Some notes on Spotmatic, ESII, KX and KM Motor Drive cameras [Author: Preston Cook]

Motor Drive variations and possible matching between different bodies, motor drives and battery grips.

Asahi Optical Company began producing motor drive versions of their popular Spotmatic cameras shortly after the introduction of the series, and similar optional motor drive systems were available through the production of the KX and the KM cameras in the mid 1970s. All of the Spotmatic, ESII, KX and KM motor drive cameras are special models with the necessary provisions in the camera for coupling with the drive. These cameras are identified by the words MOTOR DRIVE engraved in the front or the back of the bottom cover of the camera. Unlike the later Pentax MX, where all standard production cameras had provision to couple to a motor drive or winder, the "standard" production Spotmatics, ES series, KX and KM cameras are not equipped to work with the motor drive system.

Articoli/a11f01t.jpgThere are actually several distinct variations of the early motor drive system which were intended for application to particular camera models, and improper combinations of components can lead to frustrating camera malfunction problems. I believe that the easiest way to understand the proper combination of components is to disregard the camera model and instead concentrate on the contact arrangement between the camera and the motor drive. The reason I am recommending that you look at the contact pattern is that the motor drive compatibility information in some factory references and price books are somewhat contradictory and misleading.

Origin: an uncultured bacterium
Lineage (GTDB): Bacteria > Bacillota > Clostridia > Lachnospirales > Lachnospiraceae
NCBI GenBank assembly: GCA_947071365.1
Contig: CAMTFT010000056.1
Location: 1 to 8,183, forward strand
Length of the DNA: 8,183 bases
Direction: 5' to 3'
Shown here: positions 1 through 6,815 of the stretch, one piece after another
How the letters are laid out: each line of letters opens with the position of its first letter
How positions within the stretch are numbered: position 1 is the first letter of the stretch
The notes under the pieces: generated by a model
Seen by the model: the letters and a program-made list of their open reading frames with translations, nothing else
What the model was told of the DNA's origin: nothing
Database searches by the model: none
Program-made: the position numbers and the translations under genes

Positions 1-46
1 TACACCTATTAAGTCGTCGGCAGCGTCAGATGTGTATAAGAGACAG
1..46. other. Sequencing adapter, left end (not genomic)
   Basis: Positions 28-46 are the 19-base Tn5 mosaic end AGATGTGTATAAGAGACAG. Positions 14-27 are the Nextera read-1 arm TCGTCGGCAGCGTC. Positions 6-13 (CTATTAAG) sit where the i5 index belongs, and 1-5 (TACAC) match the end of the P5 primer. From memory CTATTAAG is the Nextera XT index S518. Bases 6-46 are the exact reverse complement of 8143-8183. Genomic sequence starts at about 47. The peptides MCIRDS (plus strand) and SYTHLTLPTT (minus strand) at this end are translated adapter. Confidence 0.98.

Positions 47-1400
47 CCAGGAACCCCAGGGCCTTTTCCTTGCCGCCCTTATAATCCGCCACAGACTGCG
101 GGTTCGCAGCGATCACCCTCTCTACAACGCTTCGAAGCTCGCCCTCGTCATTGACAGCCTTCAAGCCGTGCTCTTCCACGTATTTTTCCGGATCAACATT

If the bottom cover of the camera has three electrical pin contact panels, which form a complete circle with equal width thin areas of insulation between the panels, the camera requires the Motor Drive I (identified by the number 70001 on the bottom cover of the motor). The Motor Drive I.uses the Battery Grip I which has two contacts between the grip and the motor. Early production of the Motor Drive I were fitted with an extended knob on the film frame counter, while later production examples of this unit were fitted with a flush counter setting ring which is more difficult to operate. The Honeywell Pentax stock number for Motor Drive I is 7012, and for Battery Grip I is 7013.

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If the bottom cover on the camera has three electrical pin contact panels which are NOT equally spaced (a larger area of insulation is between two of the panels), or if it has for four electrical pin contact panels, the camera requires the Motor Drive II (identified by the number 70054 on the bottom cover of the motor). The Motor Drive II uses Battery Grip II which has three contacts between the grip and the motor. The Honeywell Pentax stock number for Motor Drive II is 7389, and for Battery Grip II is 7390.